I do fear that mycopticchurch.com who offered up a searchable Coptic dictionary (Sahidic dialect) is now no more (UPDATE May 26/07: Sweet joy of joys, a miracle! The site has returned to us). It's been many days since I've tried to access the site, only to see a blank "Page Not Found" screen. I know that they had been asking for donations from generous benefactors but perhaps between atheists, non-Christians and sectist Christians, no one felt enough love. Sad.
Thankfully though there are other websites, just not as web-friendly and searchable, like A Coptic Dictionary by Walter Ewing Crum, originally published in 1939.
I've been looking at Coptic recently because I've been turned on to the problems of the Middle Egyptian vowel system. I'm just sick and tired of staring at Sir Wallis Budge's fake vowels in Egyptian notation. I don't want to see made-up words like maat anymore (written vowellessly as [mȝˁt] in Egyptian), but rather *maʔūʕat (as reconstructed by John Callender) and also seen in the Amarna rendering of [nb-mȝˁt-riˁ] as Nimmuria (for *Nib-*Maʔūʕat-Rīʕa) during the Middle Kingdom.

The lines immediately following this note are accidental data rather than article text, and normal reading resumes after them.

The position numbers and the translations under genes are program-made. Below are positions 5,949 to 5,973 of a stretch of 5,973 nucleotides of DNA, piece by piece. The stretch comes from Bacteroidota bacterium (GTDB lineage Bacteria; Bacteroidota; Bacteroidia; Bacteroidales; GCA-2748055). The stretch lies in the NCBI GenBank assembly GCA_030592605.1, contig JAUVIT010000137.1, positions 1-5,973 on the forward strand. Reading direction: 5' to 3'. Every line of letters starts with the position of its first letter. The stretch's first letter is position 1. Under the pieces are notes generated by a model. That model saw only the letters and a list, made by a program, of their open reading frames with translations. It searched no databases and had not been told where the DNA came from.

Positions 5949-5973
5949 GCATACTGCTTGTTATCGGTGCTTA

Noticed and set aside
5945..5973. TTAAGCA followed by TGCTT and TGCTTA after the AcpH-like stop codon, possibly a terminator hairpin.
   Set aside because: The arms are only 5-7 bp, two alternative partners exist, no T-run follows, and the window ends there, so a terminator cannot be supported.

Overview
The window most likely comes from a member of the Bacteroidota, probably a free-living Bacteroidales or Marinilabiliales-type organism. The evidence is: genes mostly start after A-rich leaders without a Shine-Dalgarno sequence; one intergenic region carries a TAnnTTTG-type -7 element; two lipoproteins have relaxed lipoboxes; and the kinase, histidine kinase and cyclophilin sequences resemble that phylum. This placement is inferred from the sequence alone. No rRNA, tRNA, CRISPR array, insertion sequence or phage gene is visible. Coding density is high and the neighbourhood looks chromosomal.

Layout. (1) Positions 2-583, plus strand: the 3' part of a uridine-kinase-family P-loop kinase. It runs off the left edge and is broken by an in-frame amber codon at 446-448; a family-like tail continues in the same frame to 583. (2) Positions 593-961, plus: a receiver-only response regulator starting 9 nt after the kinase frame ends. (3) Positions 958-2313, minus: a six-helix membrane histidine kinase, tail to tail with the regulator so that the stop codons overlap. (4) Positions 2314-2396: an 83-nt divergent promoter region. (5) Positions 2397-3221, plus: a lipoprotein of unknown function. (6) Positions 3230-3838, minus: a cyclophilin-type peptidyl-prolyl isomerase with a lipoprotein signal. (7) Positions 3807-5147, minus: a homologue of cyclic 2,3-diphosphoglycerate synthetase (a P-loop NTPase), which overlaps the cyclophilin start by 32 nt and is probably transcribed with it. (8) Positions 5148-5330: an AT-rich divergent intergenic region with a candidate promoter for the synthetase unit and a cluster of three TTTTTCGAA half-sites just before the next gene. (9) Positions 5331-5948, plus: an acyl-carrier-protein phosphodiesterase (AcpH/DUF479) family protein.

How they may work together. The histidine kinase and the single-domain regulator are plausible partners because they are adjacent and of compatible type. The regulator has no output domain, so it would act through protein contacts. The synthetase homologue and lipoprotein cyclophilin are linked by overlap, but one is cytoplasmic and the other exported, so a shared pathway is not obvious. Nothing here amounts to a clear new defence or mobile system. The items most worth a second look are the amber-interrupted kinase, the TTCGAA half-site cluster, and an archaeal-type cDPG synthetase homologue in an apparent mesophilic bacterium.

I'm also sick and tired of seeing multiple and wildly differing versions of Egyptian words. A perfect example of this can be seen in some numerals. Sometimes people cite [ỉfdw] as "four", others just [fdw]. The word "seven" is represented in Budge's books as sekhef (nope, that's not a typo) even though it's [sfḫ] to everyone else. Some reconstruct *saɹsaw for "six" (à la Schneider) and some reconstruct *yassaw (Callender), but Budge publishes sås! And there's little to go on but things like Sahidic Coptic siou which fails to show the second "s". So something is obviously stinky and fishy. I have a hard time believing that something can remain a mystery like Middle Egyptian vocalism for a hundred years, despite a wealth of information to glean from, without these so-called mysteries being artificially propped up for the sake of commercialism.
Since I have my own Etruscan database (678 entries) with handy comments to myself on each word, I expanded my personal system to include Middle Egyptian (80 entries thus far). I found some interesting stuff and juicy contradictions along the way. I will share these ideas with you in the near future.